# The Uncertainty Principle

Is a particle a wave? Is a mango a line? Some things can never be known for certain.

## Is a particle a wave? Is a mango a line? Some things can never be known for certain.

Quantum Physics has always been that one mysterious theory that has been really difficult to understand. Richard Feynman, a noble prize winner in this field once said:

“If you think you understand quantum mechanics, you don’t understand quantum mechanics”

Which is kind of demoralizing, ’cause if he didn’t understand it, what chance do *we* have? I think it has been so difficult to understand because almost everything in the Quantum Realm, defies common sense, which makes it really hard to comprehend the strange phenomenons taking place there.

Most of us have a general idea of what the whole thing is about. But for those of my friends that don’t, theoretical physics is mainly divided into two parts: General Relativity and Quantum Mechanics.

General Relativity describes all the stuff that happens on a large measurable level (though it does get a bit *too* large at times). Things like space, the planets, the stars, and so on.

Quantum Mechanics, on the other hand, covers the small, at the micro level. It discusses how electrons behave, how light moves, and the behavior of all those tinier-than-tiny micro-microscopic particles that we almost don’t know about.

So what exactly is Quantum Physics? Why do we need a separate theory for this microscopic world? After all, these are the things that make up the entire universe. In theory, our theories should work just fine there as anywhere else.

In reality, however, they don’t.

When you shrink an object to the size of an atom, gravity and light work very, very differently. And many new forces such as the *weak *and *strong nuclear force* come into play, that have absolutely no effects up in the visible world.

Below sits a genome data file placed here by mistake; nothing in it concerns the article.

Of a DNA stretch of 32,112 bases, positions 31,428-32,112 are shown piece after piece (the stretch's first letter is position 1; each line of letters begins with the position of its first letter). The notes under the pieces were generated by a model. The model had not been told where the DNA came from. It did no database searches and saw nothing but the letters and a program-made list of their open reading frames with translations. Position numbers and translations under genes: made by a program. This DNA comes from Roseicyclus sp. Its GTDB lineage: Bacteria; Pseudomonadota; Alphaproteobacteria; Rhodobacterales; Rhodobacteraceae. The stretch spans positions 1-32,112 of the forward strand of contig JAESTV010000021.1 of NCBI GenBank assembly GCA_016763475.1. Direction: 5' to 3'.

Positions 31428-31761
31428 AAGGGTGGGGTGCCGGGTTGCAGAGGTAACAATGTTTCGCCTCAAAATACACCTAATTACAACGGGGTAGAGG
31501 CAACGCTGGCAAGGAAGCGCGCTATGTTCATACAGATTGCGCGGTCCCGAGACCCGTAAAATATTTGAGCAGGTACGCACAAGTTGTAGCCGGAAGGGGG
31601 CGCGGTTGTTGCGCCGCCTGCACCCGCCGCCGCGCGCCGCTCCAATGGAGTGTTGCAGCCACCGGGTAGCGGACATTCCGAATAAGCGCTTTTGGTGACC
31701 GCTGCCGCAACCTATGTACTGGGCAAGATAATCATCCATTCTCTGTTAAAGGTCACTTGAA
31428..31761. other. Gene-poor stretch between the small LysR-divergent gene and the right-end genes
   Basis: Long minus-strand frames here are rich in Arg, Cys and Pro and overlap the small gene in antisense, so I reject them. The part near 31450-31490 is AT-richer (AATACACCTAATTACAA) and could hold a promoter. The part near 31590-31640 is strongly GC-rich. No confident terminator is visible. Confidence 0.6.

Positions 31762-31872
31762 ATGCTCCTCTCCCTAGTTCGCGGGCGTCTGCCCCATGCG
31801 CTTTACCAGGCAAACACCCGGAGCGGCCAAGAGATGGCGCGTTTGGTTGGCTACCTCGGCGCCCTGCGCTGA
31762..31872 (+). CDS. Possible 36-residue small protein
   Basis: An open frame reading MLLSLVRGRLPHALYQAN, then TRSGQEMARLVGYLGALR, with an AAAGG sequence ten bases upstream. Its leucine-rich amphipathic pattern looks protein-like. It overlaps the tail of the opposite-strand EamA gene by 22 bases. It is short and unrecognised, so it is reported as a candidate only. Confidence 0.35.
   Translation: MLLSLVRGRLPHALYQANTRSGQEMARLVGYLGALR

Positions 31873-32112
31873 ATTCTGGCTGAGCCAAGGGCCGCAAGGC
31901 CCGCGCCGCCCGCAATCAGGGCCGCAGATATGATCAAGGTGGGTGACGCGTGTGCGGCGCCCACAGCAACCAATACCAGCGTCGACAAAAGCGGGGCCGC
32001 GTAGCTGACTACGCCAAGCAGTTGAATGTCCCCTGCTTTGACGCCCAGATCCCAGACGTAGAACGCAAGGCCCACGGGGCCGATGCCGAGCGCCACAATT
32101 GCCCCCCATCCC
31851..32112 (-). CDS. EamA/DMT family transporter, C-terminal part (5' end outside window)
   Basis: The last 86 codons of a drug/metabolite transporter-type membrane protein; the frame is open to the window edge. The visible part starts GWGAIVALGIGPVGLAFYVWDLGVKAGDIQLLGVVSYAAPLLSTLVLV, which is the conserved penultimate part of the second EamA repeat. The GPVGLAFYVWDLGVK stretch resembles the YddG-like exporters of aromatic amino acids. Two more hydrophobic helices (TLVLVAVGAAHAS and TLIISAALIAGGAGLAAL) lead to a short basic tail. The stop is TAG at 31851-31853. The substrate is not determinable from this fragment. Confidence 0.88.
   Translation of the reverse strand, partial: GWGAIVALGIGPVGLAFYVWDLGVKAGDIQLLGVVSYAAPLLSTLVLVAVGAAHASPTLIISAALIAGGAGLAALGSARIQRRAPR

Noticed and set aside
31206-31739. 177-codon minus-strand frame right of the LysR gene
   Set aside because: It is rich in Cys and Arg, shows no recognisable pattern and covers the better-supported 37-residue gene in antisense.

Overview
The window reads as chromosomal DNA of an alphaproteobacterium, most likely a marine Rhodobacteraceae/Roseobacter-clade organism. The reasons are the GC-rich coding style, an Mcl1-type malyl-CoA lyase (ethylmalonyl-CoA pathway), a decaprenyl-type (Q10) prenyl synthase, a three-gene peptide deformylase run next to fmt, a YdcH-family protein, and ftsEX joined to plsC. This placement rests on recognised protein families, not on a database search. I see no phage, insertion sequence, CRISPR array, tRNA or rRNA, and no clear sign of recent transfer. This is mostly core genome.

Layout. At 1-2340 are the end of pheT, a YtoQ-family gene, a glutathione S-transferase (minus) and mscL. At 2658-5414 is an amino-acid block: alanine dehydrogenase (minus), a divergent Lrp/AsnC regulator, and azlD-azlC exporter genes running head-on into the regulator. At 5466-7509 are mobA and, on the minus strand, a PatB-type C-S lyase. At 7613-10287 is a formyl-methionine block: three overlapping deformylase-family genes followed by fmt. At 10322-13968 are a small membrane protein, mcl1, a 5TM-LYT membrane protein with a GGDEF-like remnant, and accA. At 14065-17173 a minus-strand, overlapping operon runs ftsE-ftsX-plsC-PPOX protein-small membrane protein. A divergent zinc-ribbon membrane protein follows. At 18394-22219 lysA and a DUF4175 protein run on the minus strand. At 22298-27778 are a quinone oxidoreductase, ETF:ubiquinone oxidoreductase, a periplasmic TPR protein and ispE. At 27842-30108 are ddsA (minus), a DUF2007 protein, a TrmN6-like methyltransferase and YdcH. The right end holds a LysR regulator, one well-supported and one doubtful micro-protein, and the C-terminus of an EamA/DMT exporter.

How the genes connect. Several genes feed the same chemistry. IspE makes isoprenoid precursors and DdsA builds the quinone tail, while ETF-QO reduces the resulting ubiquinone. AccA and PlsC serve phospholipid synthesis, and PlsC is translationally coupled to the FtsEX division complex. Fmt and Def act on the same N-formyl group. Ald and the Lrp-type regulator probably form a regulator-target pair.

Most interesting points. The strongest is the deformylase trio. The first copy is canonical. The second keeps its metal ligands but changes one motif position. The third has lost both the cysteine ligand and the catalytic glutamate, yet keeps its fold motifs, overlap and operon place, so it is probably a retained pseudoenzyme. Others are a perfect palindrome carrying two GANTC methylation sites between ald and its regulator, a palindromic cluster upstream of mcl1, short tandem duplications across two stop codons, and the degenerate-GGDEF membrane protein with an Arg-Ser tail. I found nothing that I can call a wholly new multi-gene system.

Gravity is a relatively weak force, which only seems stronger because it can operate over large distances. When things are really close together, like in the middle of an atom, then the other forces dominate. (And yes, the ‘weak force’ is stronger).

Hold on a moment — do you know what an atom is? That’s an idea that might need changing.

Okay, so I’m assuming that you have a basic idea of what “atomic particles” — meaning electrons, protons, and the like — are. Tiny objects that sit in the core of the atom or spin around it. Right?

I’m guessing you studied the Bohr’s Model, which looks somewhat like this:

According to this model, the negatively-charged electrons are circling around a positively charged nucleus.

Bohr thought of these electrons as particles. Each particle has a specific mass, is in a specific position, and moves along in a certain, specified way.

But with quantum physics, there’s nothing so certain and fixed. Because of being so small, we can’t really see where subatomic particles are(I’ll explain why), so for us, they exist in clouds (a place where their existence probability is the highest) instead of a fixed place.

Cause of them not really being particles(For us), Quantum physicists instead of assuming them as particles and doing mathematical functions on them, describe these subatomic particles using waves. So instead of a fixed place where an electron might be, the position of an electron looks something like this —

You don’t know where exactly the electron is, but the graph shows the different places it *could *be, and which of those places you’re most likely to actually find it.

Now, just to be clear, this is not a physical wave like the ripples we see in water or like the sound waves we’re familiar with. This is just an **abstract** mathematical wave, that gives us a mathematical description of an electron.

This wave comes as the solution to Schrodinger’s equation, which looks something like this —

So yeah, you can see pretty clearly that it’s just math.

When you solve this equation and plot the solutions on a graph, you get the wave-function. This is very similar to the algebra you do in high school, where you solve a quadratic equation and draw its wave on the graph paper.

So if something uses wave-functions, isn’t it basically a wave? Not necessarily: the wave-function is just a graph.

Here’s another graph:

This graph tells me how likely it is for my mango tree to fruit on a given day. But that doesn’t mean my tree actually looks like a curvy line — that’s just a visual depiction of when you can expect fruit.

In physics, when people say something “is a wave”, they usually mean it follows certain rules.

When the hump, or “crest”, of a wave merges with another crest, they combine to form an even bigger one. And if a crest comes in contact with a valley, or “trough”, they cancel each other out. This combining or canceling is called “interference”, and it works the same way whether you’re looking at birds causing ripples on a telegraph wire or a music melody floating through the air.

They don’t necessarily do it the same way — telegraph wires swing up and down, whereas music and other sounds are caused by compression of air — but they still do it.